When I first voted in an election primary, back in 1972, the New York State primary day was in June. There was one primary date for President, and for other offices. This was about the right length for the campaign.
Because of the nature of Presidential politics, though, the Presidential primary was moved to April, while the other primaries moved to September, creating, not so incidentally, greater expense. In subsequent years, the Presidential primary moved back into March, and in 2008, will move to February 5, where it will be on Supa Dupa Lollapalooza Tuesday. Meanwhile, the September primary has been moved this year from September 11 to September 18, out of “respect” for 9/11. You may recall, especially if you lived in New York State at the time, that 9/11 was Primary Day in the state six years ago. The primary was postponed at the time for a couple weeks.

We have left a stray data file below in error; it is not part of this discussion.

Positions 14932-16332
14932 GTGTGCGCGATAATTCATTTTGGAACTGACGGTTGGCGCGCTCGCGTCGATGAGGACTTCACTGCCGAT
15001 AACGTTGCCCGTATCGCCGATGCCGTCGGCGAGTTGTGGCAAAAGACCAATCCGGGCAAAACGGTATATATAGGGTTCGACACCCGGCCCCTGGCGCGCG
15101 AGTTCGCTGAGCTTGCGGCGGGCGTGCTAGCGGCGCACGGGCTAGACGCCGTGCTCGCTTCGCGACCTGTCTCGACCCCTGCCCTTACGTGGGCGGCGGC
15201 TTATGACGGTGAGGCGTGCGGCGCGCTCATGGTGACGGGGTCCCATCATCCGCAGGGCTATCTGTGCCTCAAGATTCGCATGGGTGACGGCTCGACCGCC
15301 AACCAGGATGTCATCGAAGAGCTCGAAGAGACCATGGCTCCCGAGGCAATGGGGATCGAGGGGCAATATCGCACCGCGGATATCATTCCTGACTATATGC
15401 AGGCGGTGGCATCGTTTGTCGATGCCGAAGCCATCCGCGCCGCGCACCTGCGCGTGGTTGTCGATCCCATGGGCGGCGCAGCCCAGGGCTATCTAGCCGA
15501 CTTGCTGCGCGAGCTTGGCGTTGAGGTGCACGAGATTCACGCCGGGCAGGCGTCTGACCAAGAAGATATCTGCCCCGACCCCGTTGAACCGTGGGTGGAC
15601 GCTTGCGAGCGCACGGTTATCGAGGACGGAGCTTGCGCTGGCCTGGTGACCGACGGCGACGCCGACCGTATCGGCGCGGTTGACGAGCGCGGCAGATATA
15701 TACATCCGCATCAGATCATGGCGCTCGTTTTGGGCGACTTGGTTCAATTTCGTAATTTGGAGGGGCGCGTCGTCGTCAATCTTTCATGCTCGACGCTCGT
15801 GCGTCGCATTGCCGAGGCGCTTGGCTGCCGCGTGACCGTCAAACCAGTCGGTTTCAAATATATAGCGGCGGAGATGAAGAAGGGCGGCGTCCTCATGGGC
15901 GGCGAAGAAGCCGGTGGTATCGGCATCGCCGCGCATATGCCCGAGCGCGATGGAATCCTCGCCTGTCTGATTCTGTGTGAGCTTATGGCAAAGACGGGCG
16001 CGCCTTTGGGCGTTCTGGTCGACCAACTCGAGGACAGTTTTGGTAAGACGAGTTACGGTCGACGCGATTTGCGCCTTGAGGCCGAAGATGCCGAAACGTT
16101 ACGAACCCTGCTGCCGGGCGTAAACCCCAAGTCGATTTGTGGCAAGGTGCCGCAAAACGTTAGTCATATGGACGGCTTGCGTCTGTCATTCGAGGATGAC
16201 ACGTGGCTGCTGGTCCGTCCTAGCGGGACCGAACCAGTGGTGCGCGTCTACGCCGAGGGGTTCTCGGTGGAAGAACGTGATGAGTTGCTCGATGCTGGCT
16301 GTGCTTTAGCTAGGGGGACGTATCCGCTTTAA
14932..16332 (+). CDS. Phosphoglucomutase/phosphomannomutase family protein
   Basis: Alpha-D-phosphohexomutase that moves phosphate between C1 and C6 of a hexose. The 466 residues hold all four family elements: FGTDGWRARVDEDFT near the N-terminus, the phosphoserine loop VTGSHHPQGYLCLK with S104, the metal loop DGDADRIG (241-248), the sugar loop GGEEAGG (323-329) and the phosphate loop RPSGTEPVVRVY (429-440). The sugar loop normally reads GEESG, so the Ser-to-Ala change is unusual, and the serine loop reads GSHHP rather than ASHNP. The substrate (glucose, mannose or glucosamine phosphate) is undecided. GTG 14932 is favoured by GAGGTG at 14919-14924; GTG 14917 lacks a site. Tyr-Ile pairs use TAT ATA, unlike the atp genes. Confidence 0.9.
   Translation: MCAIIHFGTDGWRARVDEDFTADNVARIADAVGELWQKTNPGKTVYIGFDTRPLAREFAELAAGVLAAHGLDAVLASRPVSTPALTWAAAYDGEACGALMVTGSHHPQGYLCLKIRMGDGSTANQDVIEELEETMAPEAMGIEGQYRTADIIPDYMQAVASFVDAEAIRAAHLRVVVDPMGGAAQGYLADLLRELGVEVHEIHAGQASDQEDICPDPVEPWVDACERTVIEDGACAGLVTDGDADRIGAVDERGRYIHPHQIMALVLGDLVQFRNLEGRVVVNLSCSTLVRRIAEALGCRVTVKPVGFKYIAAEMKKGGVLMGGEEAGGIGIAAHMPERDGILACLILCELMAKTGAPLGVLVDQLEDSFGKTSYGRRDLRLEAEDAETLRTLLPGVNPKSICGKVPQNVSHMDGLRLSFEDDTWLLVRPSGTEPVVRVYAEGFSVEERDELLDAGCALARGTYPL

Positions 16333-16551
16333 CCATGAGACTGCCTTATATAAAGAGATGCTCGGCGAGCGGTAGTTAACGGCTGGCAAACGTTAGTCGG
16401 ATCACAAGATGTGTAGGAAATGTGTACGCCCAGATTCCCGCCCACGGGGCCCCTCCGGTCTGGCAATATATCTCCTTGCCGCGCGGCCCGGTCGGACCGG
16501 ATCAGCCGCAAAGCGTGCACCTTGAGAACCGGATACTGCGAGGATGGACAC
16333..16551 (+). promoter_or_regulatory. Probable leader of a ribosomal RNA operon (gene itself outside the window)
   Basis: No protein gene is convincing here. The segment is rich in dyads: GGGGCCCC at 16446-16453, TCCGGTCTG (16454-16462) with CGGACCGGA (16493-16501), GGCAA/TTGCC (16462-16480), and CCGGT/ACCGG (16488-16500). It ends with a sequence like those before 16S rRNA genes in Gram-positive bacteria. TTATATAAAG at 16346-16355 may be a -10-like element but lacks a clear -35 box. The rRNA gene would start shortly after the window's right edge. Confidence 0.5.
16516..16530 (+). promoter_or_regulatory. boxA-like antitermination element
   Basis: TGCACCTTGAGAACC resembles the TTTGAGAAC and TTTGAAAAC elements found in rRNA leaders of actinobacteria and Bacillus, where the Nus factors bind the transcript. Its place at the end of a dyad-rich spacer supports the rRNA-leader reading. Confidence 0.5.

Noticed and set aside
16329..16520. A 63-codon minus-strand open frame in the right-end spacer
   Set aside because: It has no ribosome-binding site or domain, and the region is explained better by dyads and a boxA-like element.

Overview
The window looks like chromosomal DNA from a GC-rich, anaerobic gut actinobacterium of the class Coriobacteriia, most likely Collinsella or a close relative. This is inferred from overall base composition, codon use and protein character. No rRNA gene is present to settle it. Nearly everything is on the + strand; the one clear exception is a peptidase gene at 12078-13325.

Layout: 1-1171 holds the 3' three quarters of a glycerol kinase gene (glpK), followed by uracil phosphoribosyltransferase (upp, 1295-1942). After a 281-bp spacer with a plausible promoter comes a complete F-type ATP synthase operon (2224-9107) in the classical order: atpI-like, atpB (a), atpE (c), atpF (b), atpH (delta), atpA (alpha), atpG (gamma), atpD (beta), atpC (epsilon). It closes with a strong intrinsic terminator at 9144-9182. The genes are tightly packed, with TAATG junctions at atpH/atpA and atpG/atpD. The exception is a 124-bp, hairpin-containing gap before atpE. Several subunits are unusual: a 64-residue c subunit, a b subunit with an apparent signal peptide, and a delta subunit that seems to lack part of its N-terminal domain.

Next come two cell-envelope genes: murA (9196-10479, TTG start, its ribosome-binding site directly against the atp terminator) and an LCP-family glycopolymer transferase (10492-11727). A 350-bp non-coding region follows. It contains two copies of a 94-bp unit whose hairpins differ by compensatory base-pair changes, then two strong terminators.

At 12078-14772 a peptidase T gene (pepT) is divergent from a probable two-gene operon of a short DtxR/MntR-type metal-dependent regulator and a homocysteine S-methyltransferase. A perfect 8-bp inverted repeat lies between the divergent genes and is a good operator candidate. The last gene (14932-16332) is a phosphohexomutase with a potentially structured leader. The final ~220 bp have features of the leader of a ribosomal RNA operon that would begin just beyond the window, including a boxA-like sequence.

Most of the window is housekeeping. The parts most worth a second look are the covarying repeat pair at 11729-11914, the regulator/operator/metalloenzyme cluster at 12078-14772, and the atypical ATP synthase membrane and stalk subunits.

The early Presidential primary bothers me because we could have a protracted, undoubtedly nasty, nine-month race for the White House, which will almost certainly generate a situation in which most voters will say, “A pox on both houses.”
The later non-Presidential primary bothers me too, because usually there is an incumbent in the race. Running against two or more challengers who aren’t winnowed out until eight weeks before the general election, gives even more advantage to the current officeholder. Moving the Primary from September 11 to the 18th just worsens that.
More to the point, I think voting on September 11 honors the victims of 9/11. Democracy is not postponed; the terrorists haven’t won, or whatever.
Expect this never to happen.
Shock Doctrine, a short (less than seven minutes) film by Alfonso Cuarón and Naomi Klein, directed by Jonás Cuarón, on Klein’s book.
While working on a reference question last week, I discovered, to my surprise, that most Arab-Americans identify as Christians.